Thursday night at SPAH 2007
The solution to these dual audiences at the moment (and probably for some time now) is to put on parallel but separate tracks–so there’s a blues jam going on at the same time as the jazz jam, and a blues performance going on at the same time as a more jazzy, show bizzy performance. This has obvious advantages in terms of trying to keep everybody happy. On the other hand, it has one really big flaw, which is that it damages one of the really, really great things about SPAH: the opportunity to hear a lot of wonderful, inspiring players whose music has NOTHING to do with your own favorite style(s). No matter what you’re into, you hear something different at SPAH that makes you think again about what you’re playing. Unless, of course, you have the option of avoiding all that great stuff to concentrate on your own relatively narrow thing–which is exactly what happens when you have separate tracks for the two big audiences.
I happen to dig a lot of music, including music that doesn’t have big electric guitars, bass, and drums, so I might feel the conflict more acutely than most people. But it was a real drag to realize last night that if I went to the blues jam, I had to miss the jazz jam, and if I went to the performances MC’d by Randy Singer (which I did, because I was playing there) then I was going to miss the blues show.
I’m not sure what the solution is. The implication in having these two parallel shows going on is that the harmonica all by itself isn’t enough to hold the audiences together. That might be true. Certainly most festivals are organized around a style, even if there’s a strong focus on an instrument. (What do you hear at fiddler’s conventions, anyway? Not Beethoven, I bet.) SPAH tries to hold it all together with the harmonica. Maybe it can’t be done. Maybe it would be better to run two different festivals.
But I sure get a lot out of hearing all these different players. It makes me realize too that none of us has the whole answer, the single idea that will rule the harmonica world. I was blown away by James Conway’s set on Wednesday night–it was so fresh and original, and the harp playing was so sharp and focused and rhythmically potent (not to mention an amazing display of stamina), just so totally on. I loved every second of it, and I could easily have listened to another hour of it. Last night James was sitting two seats away from me at the blues jam, and his playing there was less arresting–obviously skilled, but just as obviously not the best blues in the room. It made me realize that having a voice also means not having every other voice in the world.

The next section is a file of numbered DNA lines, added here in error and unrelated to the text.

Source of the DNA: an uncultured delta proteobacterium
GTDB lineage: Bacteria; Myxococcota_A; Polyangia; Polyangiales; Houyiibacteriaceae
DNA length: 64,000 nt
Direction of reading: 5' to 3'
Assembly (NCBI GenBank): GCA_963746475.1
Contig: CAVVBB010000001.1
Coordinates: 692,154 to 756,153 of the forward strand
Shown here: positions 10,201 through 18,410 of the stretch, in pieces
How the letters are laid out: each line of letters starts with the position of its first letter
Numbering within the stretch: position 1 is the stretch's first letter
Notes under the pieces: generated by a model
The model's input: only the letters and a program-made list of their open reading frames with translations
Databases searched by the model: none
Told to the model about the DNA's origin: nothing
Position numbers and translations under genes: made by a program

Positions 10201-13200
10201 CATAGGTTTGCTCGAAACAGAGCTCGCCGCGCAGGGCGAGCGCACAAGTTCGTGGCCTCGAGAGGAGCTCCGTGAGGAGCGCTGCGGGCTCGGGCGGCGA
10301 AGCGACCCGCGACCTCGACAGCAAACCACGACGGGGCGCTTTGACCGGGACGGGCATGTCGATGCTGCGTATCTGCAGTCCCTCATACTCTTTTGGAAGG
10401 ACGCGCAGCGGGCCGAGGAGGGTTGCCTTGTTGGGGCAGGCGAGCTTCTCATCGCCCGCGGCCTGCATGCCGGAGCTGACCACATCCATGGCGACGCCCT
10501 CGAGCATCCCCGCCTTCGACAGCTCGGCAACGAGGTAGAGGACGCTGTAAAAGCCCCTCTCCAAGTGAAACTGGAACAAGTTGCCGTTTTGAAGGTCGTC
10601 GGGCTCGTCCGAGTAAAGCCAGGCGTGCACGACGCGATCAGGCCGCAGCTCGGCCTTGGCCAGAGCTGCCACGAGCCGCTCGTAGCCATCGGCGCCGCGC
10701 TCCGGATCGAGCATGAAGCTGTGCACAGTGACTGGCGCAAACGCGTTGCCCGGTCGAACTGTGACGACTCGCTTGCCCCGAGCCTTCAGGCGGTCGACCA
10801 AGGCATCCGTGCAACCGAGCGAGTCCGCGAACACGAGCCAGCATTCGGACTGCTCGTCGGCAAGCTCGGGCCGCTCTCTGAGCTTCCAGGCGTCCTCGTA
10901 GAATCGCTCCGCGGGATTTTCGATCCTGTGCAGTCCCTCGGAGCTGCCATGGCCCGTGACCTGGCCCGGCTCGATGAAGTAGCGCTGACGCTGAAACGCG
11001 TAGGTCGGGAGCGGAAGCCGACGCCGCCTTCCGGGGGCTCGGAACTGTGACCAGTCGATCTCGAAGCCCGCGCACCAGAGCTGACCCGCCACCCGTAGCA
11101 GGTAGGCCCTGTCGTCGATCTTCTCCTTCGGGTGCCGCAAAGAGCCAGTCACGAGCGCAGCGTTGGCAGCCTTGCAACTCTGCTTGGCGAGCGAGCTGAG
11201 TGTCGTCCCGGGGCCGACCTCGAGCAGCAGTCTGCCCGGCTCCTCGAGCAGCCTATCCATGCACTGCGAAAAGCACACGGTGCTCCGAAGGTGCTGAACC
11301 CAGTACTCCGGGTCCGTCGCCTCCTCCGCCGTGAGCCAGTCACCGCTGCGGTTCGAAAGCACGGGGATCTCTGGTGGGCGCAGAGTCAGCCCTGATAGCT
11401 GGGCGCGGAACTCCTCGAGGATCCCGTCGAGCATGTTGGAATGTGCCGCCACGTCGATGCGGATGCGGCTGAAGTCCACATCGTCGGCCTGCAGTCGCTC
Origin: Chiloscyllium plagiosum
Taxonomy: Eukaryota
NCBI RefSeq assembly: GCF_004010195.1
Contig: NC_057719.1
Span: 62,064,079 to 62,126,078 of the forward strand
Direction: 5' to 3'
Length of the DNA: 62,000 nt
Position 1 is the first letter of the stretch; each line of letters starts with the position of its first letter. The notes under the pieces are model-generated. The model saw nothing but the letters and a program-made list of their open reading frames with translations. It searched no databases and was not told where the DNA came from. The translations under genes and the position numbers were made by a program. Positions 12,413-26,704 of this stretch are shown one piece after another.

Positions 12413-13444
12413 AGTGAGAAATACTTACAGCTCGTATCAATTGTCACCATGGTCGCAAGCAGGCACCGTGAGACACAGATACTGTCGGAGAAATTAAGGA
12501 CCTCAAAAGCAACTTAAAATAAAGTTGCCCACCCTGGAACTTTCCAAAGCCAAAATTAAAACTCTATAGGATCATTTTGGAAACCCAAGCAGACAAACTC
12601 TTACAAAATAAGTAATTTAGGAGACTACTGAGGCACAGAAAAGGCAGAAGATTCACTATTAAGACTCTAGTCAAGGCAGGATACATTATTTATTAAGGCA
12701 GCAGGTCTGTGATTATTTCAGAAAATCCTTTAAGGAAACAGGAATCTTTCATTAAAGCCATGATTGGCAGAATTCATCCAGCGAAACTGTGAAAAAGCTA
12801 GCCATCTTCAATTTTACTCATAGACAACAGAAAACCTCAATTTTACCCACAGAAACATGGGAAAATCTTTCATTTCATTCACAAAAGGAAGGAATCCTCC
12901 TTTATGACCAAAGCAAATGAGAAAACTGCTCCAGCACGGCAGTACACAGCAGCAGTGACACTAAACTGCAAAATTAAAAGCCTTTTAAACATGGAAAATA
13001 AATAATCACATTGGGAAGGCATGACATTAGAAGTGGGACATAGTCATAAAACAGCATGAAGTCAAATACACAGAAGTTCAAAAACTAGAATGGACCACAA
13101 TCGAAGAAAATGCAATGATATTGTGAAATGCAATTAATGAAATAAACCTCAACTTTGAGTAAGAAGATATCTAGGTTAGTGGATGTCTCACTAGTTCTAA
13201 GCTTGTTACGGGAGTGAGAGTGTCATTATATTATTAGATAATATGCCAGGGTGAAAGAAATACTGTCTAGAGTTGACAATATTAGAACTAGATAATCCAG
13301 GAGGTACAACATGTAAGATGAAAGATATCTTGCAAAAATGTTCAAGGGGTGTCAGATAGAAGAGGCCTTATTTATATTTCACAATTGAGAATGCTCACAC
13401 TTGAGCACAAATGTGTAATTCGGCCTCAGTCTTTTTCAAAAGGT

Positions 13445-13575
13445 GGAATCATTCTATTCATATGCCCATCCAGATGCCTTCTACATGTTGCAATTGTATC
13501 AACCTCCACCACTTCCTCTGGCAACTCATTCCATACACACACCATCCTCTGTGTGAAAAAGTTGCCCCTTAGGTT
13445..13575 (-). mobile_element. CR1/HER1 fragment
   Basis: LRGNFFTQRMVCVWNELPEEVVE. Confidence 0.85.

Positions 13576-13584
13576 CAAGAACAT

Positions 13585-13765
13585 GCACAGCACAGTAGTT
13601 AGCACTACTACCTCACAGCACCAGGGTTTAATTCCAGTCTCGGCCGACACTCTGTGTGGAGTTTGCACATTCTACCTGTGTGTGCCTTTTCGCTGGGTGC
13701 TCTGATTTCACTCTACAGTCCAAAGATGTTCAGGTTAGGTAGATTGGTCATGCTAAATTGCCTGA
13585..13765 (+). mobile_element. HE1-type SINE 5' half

The blues jam last night had some really great stuff by Michael Rubin, who is impressing me as a guy with a lot of very original ideas and a great sound on the harp, along with Jason Ricci (of course) and a few others. Michael Peloquin wasn’t in the room, which is too bad, because I’ve really been getting off on his playing this week.
My own playing last night sucked less than it did the previous night, which was a relief. (If you suck two nights in a row, it’s a trend tending to an emergency.) Randy Singer gave me two songs at the ballroom show, a duet with Ron Kalina on piano on my favorite Ellington ballad, “In a Sentimental Mood,” and a solo performance of my arrangement of “Billy The Kid.” I was happy with both of them. At the blues jam, my thinking was much more coherent than the night before, and I pulled off a lot of the stuff that I aimed for.
But the main thing I got out of yesterday was the realization that I get every time I go to SPAH–that there is so, so much more to learn. That was one of the things Charlie Musselwhite said in his seminar too–he’s still learning. In practical terms, that means I need to make more room in my life to practice my instruments if I want to take my playing up another level. And I do. I wonder what I will give up to do it– nothing is free, after all, and ultimately you pay for everything with your time and attention, of which no one has anything like enough, maybe not even if death didn’t ultimately intervene. Even if you live forever, you can only do one thing at a time.
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